New data show a declining rate of tobacco use and an increase in numbers of non-smokers. But governments must intensify action to combat the tobacco industry and dramatically reduce consumption of tobacco products to, in turn, protect public health, according to WHO.
Non-smoking is becoming the new norm worldwide, according to a new online WHO Global Report on Trends in Tobacco Smoking, launched today during the 16th World Conference on Tobacco or Health (WCTOH) which opened yesterday in Abu Dhabi and ends on 21 March. The conference is focussing on tobacco control and noncommunicable diseases (NCDs), namely lung and heart diseases, cancers and diabetes.
The report finds that in 2010, there were 3.9 billion non-smokers aged 15 years and over in WHO Member States (or 78% of the 5.1 billion population aged 15+). This number is projected to rise to 5 billion (or 81% of the projected 6.1 billion population aged 15+) by 2025 if the current pace of tobacco cessation continues. This trend indicates countries are making inroads, but much greater action is needed to curb the tobacco epidemic if the global target to cut tobacco consumption by 30% by 2025 to reduce premature deaths from NCDs is to be met.
But as WHO highlights, obstacles remain.
“In an ominous trend, in some countries the battle between tobacco and health has moved into the courts,” says Dr Margaret Chan, WHO Director-General, who is attending the conference.
Dr Chan adds: “Governments wishing to protect their citizens through larger pictorial warnings on cigarette packs or by introducing plain packaging are being intimidated by industry’s threats of lengthy and costly litigation. This is an effort to deprive governments of their sovereign right to legislate in the public interest. We will push back hard.”
A new study on global trends and projections for tobacco use published in The Lancet ahead of the WCTOH found that the prevalence of men smoking tobacco products has fallen in 125 countries between 2000 and 2010, and in 156 countries for women. However, based on current trends, only 37 countries are on track to achieve the 30% tobacco reduction target set out in the Global Action Plan for the prevention and control of NCDs 2013-2020.
“The global movement against the tobacco epidemic is strong, and the downward trends in tobacco use are a testament to that fact,” says Dr Vera Luiza da Costa e Silva, Head of the WHO FCTC Secretariat. “We see many countries are taking steps to beat back the influence of the tobacco industry. But if we are to achieve targets set by governments to reduce tobacco consumption by 30% by 2025, intensified action will be needed to implement all the provisions of the WHO FCTC. This is a warning call to countries to step up the fight against the tobacco industry.”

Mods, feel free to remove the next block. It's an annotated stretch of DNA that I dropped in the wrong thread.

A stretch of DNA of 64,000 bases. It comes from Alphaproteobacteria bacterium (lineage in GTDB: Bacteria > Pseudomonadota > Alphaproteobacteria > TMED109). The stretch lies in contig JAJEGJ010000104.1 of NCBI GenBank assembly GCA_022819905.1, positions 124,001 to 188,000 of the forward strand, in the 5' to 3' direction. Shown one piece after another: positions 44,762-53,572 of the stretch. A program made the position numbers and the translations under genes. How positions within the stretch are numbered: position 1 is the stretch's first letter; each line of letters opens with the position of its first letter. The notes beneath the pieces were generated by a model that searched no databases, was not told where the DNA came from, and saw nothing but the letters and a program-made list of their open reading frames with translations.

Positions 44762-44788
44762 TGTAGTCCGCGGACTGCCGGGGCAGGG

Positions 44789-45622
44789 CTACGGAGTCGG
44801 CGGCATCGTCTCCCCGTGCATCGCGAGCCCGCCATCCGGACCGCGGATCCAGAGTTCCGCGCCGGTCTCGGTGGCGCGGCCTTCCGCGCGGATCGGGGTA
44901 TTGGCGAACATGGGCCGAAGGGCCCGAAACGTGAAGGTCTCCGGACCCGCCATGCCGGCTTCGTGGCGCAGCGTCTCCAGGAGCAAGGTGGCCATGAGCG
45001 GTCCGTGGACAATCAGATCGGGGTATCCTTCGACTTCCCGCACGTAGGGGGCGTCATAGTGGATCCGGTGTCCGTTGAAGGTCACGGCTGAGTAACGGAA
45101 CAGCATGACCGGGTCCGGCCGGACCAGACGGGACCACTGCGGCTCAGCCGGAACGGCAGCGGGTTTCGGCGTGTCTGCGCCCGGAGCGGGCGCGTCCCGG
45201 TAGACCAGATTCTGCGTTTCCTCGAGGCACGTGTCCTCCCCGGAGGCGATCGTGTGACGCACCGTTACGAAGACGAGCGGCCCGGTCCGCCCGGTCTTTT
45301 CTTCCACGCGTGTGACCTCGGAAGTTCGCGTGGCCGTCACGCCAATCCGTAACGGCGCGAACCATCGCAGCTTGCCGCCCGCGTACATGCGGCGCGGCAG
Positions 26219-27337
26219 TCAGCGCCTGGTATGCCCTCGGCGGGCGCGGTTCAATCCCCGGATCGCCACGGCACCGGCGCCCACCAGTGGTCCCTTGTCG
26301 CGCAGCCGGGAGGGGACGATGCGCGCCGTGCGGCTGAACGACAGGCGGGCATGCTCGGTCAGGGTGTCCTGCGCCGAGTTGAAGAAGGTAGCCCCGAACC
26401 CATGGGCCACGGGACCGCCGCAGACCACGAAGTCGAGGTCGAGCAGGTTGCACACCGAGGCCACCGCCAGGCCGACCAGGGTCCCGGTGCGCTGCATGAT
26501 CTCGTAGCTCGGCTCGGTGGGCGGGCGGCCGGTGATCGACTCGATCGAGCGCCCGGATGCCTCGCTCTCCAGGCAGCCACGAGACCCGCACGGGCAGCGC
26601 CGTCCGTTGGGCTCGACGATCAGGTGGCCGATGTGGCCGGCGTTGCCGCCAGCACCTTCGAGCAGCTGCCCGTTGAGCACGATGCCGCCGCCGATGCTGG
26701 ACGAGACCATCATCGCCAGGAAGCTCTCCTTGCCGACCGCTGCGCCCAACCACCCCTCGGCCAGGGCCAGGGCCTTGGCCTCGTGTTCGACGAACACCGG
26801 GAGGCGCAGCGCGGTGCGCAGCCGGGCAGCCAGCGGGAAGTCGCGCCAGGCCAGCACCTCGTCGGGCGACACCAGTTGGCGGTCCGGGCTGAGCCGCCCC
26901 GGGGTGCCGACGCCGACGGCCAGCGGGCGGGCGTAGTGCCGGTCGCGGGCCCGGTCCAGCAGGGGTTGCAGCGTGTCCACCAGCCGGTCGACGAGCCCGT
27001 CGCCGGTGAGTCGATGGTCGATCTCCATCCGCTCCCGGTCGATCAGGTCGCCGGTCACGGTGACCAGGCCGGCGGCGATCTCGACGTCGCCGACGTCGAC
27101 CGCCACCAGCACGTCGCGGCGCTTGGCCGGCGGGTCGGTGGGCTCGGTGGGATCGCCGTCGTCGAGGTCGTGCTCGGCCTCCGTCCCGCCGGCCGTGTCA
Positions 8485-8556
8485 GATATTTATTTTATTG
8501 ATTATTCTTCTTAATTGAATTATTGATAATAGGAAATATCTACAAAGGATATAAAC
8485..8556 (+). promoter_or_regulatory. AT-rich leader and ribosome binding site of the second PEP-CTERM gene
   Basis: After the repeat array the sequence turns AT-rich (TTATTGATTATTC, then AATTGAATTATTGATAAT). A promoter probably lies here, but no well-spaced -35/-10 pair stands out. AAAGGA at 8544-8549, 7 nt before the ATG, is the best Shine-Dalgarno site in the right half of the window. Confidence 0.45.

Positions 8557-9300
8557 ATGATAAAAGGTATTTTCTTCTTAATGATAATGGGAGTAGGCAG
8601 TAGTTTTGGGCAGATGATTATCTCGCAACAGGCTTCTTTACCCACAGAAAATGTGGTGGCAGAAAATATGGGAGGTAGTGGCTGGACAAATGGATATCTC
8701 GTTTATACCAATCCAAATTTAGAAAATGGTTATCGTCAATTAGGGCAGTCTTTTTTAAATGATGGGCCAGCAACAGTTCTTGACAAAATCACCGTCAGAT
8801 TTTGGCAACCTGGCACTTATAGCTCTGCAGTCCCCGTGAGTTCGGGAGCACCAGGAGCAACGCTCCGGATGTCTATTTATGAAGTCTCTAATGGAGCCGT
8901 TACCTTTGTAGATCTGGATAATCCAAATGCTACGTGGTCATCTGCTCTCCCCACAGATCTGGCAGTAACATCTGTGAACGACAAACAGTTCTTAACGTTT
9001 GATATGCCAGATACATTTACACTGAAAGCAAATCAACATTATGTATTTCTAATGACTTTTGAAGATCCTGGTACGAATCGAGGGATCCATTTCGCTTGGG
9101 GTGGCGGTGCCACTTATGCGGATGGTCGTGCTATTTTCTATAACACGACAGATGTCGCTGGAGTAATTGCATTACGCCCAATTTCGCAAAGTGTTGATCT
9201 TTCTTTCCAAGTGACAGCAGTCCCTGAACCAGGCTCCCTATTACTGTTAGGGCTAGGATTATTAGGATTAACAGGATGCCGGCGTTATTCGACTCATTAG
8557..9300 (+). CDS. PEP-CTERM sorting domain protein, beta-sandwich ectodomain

WHO is co-sponsoring the conference in close collaboration with the WHO Framework Convention on Tobacco Control (WHO FCTC) Secretariat. Key issues for discussion include:
• global progress in implementation of the WHO FCTC, the first international treaty negotiated under WHO’s auspices. Over the past ten years, the WHO FCTC has become one of the most widely and rapidly implemented treaties in United Nations history, now with 180 Parties and covering 90% of the world’s population;
• governments’ progress to meet the global target of reducing tobacco consumption by 30% by 2025;
• the need for Parties to the FCTC to ratify the Protocol on the Illicit Trade of Tobacco Products and speed up its entry into force;
• the continued fight against the tobacco industry, including efforts to support national implementation of plain- or standard-packaging measures as part of the overall implementation of the WHO FCTC;
• promoting core demand reduction measures of the WHO FCTC, including the implementation of the WHO MPOWER package, a set of WHO measures designed to help countries implement effective interventions to reduce demand.
Improving tobacco control is one of the keys to addressing NCDs. The latest WHO Global status report on NCDs states that 38 million lives were lost to NCDs in 2012, with nearly three quarters occurring in low- and middle-income countries, and 16 million (42%) being premature (people dying before the age of 70 years) - up from 14.6 million in 2000. Tobacco accounts for about one in 10 deaths, and up to half of current users will die from the effects of tobacco consumption: or 6 million deaths per year.
“Most of these premature deaths could have been prevented through action on tackling the four main risk factors – unhealthy diet, physical inactivity, harmful use of alcohol and tobacco use,” says Dr Ala Alwan, Regional Director of WHO’s Eastern Mediterranean office. “By curbing access to and controlling, with a view to ending, the addictive use of tobacco, countries will witness a dramatic reduction in premature deaths from NCDs.”
WHO is working with countries worldwide to help them implement MPOWER measures to monitor tobacco use and prevention policies; protect people from tobacco smoke; offer help to quit tobacco use; warn about the dangers of tobacco; enforce bans on tobacco advertising, promotion and sponsorship; and raise taxes on tobacco.